Hassan Nasrallah, leader of Lebanese militant group Hezbollah, has denied media reports that his health is deteriorating.
"I have waited for a good opportunity to discuss the rumours that have appeared over the last two days, which are part of the media war against Hezbollah. Everything the people heard is totally incorrect," Nasrallah said during a speech on Wednesday reported by Egyptian state news agency MENA.
Nasrallah condemned growing Sunni-Shia tensions in Lebanon, describing them as "destructive" for the country's national interest and "unacceptable under all circumstances."
Speaking on Syria, Nasrallah denied there had been attacks by the rebel Free Syrian Army (FSA) on Hezbollah sites and an injury to Sheikh Naiem Kasem, a leading figure in Hezbollah.
Hezbollah is not in talks with the Syrian government to help end the 23-month uprising, Nasrallah said, nor is it providing military support to Syrian security forces.
Last Thursday, an FSA commander said his forces would target Hezbollah unless the latter stops shelling rebel-held territory.
General Selim Idriss, FSA chief of staff, told AFP on Wednesday that Hezbollah had long been taking part in hostilities in Syria, but had gone too far by shelling Syrian villages.
"Hezbollah is abusing Lebanese sovereignty to shell Syrian territory and Free Syrian Army positions," said Idriss.
"In the past week... Hezbollah has been shelling villages around Qusayr from Lebanese territory, and that we cannot accept."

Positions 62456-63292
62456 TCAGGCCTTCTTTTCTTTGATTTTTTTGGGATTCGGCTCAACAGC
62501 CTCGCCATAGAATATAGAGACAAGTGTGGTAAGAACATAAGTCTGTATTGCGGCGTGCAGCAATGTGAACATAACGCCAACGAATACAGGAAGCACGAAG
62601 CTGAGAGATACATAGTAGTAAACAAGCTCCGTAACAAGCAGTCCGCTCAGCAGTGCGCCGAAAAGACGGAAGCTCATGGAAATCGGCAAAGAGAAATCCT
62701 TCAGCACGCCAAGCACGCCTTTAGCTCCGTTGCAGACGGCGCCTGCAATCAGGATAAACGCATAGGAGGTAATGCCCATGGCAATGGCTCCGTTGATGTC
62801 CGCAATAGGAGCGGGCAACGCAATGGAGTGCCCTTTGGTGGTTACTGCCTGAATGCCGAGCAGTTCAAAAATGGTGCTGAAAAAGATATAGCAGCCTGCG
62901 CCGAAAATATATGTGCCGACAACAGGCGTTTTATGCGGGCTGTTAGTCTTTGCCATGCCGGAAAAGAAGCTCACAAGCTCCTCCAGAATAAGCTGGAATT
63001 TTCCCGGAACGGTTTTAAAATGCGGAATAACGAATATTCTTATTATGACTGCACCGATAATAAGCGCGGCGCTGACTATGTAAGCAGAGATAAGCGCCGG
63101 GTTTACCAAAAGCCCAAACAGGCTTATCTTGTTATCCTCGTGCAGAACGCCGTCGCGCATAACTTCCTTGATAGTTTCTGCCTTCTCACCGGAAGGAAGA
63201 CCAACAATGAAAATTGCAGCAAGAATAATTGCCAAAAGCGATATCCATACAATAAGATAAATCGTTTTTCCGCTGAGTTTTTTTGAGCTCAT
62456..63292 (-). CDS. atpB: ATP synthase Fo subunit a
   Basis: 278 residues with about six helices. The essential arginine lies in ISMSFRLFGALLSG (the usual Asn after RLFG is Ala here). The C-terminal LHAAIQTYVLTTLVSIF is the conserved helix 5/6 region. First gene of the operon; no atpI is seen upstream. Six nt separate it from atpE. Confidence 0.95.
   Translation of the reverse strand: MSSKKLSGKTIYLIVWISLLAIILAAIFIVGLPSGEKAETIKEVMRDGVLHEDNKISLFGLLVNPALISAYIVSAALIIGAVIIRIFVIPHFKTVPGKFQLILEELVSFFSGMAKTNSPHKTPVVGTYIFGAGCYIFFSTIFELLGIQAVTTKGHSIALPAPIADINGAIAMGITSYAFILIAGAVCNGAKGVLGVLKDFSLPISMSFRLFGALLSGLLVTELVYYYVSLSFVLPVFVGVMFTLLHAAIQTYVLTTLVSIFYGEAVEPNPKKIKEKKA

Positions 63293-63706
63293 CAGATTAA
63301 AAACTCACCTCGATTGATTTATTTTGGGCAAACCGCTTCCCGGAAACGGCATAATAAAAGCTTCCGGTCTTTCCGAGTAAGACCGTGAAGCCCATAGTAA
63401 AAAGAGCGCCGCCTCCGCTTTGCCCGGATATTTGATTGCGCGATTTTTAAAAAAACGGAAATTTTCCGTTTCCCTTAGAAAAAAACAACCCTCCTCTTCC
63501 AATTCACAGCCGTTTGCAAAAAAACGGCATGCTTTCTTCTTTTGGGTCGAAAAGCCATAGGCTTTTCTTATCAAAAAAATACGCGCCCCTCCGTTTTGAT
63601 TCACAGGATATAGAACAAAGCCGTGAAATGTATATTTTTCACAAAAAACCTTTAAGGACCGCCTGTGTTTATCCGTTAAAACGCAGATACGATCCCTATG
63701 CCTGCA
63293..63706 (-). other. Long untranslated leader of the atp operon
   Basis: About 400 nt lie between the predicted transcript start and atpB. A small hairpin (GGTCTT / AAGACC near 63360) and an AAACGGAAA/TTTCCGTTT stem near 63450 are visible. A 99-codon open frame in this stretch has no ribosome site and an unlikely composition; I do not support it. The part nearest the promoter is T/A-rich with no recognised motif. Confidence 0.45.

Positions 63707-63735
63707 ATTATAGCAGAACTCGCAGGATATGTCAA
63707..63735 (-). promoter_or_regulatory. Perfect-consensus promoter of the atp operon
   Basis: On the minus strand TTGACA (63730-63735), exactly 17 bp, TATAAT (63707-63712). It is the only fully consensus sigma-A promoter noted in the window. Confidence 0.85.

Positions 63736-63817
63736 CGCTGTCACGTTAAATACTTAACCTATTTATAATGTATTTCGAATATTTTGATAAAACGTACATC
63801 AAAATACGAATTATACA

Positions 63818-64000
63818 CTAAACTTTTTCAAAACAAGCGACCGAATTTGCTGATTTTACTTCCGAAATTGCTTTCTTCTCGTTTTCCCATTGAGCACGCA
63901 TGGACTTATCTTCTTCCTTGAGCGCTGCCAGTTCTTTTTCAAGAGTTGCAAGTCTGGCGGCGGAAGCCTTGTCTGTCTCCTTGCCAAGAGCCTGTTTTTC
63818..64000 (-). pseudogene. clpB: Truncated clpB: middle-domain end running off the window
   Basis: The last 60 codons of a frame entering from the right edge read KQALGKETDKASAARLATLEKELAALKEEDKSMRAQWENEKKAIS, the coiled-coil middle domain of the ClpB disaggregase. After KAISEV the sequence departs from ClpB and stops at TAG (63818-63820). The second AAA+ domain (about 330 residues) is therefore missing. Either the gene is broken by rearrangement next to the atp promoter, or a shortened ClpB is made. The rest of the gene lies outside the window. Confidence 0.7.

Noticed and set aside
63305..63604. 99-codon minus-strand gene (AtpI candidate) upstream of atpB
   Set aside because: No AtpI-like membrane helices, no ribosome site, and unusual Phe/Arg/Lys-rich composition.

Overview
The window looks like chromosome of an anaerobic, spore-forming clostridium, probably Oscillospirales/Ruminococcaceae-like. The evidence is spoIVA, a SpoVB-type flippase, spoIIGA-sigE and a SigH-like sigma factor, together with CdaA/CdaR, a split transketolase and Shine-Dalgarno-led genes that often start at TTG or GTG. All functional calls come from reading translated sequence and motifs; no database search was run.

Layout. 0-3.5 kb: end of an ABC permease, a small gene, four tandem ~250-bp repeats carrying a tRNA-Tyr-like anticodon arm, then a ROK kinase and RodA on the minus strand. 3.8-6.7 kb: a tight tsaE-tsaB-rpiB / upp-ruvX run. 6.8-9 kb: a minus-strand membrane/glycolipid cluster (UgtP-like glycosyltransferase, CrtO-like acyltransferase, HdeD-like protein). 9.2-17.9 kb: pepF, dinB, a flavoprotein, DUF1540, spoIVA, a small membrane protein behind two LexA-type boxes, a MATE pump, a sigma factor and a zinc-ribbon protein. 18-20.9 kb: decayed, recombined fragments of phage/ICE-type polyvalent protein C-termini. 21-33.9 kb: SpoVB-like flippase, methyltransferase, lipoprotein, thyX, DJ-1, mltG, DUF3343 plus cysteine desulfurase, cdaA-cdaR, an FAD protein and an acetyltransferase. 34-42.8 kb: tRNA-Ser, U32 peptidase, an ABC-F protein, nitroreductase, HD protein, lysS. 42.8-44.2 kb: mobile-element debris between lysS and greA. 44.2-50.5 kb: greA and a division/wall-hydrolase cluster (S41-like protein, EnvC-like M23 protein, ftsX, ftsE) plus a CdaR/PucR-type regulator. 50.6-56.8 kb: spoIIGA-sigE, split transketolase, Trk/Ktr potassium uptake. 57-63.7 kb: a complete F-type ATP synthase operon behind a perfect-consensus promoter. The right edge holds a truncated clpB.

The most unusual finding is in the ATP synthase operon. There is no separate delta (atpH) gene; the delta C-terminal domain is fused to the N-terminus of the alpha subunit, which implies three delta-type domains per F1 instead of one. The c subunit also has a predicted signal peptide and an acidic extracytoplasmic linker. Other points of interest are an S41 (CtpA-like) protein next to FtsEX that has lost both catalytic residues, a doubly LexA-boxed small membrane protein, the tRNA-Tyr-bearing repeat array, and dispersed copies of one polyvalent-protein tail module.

The FSA had asked the Lebanese president and premier to intervene, said Idriss.
The office of Lebanese Prime Minister Najib Mikati has denied having any contact with the Syrian rebels.
Hezbollah has repeatedly denied sending fighters into Syria.
Hezbollah is preoccupied with preparations for an expected "confrontation" with Israel, Nasrallah said. "This is our main concern, and no one can alter our course now."
During a tour of Israel's southern border with Egypt in October 2012, Israeli PM Benjamin Netanyahu said Israel would "act with determination to defend its borders," just as "we thwarted Hezbollah's attempt" to penetrate Israeli airspace.
Netanyahu said a drone aircraft, which flew some 35 miles (55 km) into Israeli territory before being shot down, had been sent by Iranian-backed Hezbollah.
Iran's defence minister said the Hezbollah drone proved Iranian military capabilities.
Nasrallah said the drone launch would not be the last such operation by the group.